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Marco Rafala and James Charlesworth Book Reading

HOW FIRES END - Marco Rafala

Set in post-World War II Sicily and mid-eighties America, How Fires End chronicles the long legacy of a single act of violence, illustrating along the way the complicated dynamics of familial bonds, the devastating effects of war upon childhoods, and the inextricable nature of personal and political identities. In a sweeping narrative that contains multiple perspectives and grand themes—revenge, love, forgiveness—the novel not only offers a striking portrait of a single family, but also interrogates traditional and troubling definitions of masculinity and the powerful allure of fascism. How Fires End is a story of Sicilian Americans, but it is not a mafia tale. It is a story of World War II, but it is not an account of military conflict. It is, instead, a heartfelt examination of the complex relationship between immigrant parents and their first-generation children.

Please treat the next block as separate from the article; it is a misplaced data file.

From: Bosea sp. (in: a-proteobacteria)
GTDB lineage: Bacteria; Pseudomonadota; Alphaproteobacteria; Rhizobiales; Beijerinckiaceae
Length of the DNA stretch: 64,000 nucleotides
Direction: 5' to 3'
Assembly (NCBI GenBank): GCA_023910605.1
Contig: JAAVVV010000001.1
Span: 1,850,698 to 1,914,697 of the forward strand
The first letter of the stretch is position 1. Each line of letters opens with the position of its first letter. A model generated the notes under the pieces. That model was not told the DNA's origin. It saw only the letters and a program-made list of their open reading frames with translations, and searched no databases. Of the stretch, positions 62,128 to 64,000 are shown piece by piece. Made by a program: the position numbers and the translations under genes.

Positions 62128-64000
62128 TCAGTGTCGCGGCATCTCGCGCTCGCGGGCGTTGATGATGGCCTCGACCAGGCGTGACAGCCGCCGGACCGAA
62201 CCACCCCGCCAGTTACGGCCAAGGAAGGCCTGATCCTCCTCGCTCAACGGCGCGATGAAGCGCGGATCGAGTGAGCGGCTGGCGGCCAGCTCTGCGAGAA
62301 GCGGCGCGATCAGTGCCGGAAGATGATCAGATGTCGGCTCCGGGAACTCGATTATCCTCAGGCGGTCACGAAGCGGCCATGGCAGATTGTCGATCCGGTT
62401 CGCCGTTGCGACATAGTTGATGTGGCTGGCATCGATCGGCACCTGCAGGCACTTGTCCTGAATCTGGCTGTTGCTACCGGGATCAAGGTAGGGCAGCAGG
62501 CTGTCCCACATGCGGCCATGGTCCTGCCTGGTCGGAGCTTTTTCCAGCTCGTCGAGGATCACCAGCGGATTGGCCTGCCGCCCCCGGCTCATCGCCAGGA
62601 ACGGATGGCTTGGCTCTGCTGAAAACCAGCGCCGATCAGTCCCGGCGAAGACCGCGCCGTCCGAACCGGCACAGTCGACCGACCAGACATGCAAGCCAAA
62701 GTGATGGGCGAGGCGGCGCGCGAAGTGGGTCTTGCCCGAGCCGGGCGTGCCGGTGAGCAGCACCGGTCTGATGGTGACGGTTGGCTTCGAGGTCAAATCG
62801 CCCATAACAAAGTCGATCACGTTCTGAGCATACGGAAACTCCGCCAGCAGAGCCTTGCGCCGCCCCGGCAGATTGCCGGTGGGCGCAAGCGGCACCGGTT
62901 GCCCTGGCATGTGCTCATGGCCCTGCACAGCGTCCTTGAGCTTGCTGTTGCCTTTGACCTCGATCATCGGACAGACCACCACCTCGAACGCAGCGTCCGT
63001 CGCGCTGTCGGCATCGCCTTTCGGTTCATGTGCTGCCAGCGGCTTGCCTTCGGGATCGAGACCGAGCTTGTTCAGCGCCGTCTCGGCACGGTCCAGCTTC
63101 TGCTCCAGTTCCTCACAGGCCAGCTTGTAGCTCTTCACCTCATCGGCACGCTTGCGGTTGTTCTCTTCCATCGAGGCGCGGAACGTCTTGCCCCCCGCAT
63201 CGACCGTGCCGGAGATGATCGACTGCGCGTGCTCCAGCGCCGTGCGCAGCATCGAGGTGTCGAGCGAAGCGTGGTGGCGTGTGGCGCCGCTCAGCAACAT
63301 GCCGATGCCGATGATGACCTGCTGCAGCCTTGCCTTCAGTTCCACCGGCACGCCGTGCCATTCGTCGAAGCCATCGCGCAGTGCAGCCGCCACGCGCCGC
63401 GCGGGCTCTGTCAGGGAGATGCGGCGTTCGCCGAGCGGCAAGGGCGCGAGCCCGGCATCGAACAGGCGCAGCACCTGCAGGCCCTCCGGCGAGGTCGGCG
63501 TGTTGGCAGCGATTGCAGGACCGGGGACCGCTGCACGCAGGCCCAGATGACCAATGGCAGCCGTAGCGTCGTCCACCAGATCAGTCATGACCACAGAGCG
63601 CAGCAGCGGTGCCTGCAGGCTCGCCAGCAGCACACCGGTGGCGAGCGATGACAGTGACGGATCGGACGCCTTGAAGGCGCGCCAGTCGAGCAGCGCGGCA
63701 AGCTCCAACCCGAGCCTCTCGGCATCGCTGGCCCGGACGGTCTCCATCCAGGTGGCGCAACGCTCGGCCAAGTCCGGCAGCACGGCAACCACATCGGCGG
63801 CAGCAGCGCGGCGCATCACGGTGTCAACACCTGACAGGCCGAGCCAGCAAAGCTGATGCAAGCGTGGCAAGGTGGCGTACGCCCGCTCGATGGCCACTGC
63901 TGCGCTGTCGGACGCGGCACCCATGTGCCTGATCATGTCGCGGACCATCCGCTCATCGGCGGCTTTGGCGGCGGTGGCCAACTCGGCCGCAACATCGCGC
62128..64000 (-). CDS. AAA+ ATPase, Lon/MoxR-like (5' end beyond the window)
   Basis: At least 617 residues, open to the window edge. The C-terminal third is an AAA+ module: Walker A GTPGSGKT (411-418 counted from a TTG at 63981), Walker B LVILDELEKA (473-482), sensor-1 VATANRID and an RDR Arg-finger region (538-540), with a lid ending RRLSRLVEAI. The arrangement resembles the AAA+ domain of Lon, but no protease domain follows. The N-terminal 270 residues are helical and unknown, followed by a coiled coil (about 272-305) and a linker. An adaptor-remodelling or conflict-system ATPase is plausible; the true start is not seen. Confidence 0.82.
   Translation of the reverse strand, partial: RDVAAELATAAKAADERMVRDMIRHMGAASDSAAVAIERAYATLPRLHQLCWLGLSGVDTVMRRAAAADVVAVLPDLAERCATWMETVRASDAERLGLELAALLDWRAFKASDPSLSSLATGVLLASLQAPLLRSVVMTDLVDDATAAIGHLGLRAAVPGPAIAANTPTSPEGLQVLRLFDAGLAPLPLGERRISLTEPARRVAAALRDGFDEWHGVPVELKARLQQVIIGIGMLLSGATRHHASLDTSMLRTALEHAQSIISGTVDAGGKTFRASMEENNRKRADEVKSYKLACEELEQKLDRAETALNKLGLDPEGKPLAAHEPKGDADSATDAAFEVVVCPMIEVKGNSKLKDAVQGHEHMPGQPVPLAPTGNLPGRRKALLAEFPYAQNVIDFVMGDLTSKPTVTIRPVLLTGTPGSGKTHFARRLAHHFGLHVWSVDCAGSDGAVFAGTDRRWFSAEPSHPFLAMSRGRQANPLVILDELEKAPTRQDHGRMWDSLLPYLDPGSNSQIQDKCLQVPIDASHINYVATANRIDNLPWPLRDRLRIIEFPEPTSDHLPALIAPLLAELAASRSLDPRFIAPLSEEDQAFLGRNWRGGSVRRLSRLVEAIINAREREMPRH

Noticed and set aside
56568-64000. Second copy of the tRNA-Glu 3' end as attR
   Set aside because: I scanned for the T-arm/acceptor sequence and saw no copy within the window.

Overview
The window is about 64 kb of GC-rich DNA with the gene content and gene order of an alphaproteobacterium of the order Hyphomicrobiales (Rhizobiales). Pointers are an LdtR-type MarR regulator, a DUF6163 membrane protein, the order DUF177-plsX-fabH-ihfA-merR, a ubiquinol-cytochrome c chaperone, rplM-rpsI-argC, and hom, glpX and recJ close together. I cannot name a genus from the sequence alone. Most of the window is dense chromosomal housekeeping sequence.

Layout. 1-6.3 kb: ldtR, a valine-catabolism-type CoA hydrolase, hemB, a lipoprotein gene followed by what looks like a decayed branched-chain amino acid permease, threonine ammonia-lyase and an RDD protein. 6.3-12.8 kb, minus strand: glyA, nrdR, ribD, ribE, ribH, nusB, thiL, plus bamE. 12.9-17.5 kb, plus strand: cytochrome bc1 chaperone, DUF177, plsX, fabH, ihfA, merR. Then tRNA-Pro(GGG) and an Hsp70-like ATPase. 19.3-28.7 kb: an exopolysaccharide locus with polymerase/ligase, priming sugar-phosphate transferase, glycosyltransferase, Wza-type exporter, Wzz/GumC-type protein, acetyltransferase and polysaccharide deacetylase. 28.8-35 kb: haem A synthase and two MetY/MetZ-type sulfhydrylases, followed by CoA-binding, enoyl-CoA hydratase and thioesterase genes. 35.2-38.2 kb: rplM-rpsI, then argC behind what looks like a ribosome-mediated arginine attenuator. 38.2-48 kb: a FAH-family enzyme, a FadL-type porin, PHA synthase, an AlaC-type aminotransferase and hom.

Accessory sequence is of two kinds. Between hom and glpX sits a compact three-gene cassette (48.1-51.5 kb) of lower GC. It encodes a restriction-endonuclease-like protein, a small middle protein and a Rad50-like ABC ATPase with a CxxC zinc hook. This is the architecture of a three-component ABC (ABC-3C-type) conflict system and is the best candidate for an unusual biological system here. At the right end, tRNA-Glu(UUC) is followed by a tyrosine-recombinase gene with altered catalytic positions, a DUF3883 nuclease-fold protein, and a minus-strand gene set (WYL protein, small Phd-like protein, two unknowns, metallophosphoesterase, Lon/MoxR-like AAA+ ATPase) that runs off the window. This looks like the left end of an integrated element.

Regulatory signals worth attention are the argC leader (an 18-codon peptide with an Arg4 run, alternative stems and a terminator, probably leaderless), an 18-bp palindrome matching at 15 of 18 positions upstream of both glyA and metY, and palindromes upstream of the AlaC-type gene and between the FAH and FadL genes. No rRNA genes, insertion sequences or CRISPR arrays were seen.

From a powerful new literary voice, a sweeping epic of one family and the destructive power of the American Dream.

All their lives, the children of George Benjamin Hill had fought to escape the shadow of their father, a dust-bowl orphan turned self-made millionaire in fast food and oil. Now they're approaching middle-age and ruin. When their father takes his place at the center of a national scandal, these estranged siblings are drawn from their four corners of the country, converging on a three-hundred-acre horse ranch outside Omaha for a final confrontation with the father they never had.

Later Event: October 20
Mokita Poetry Class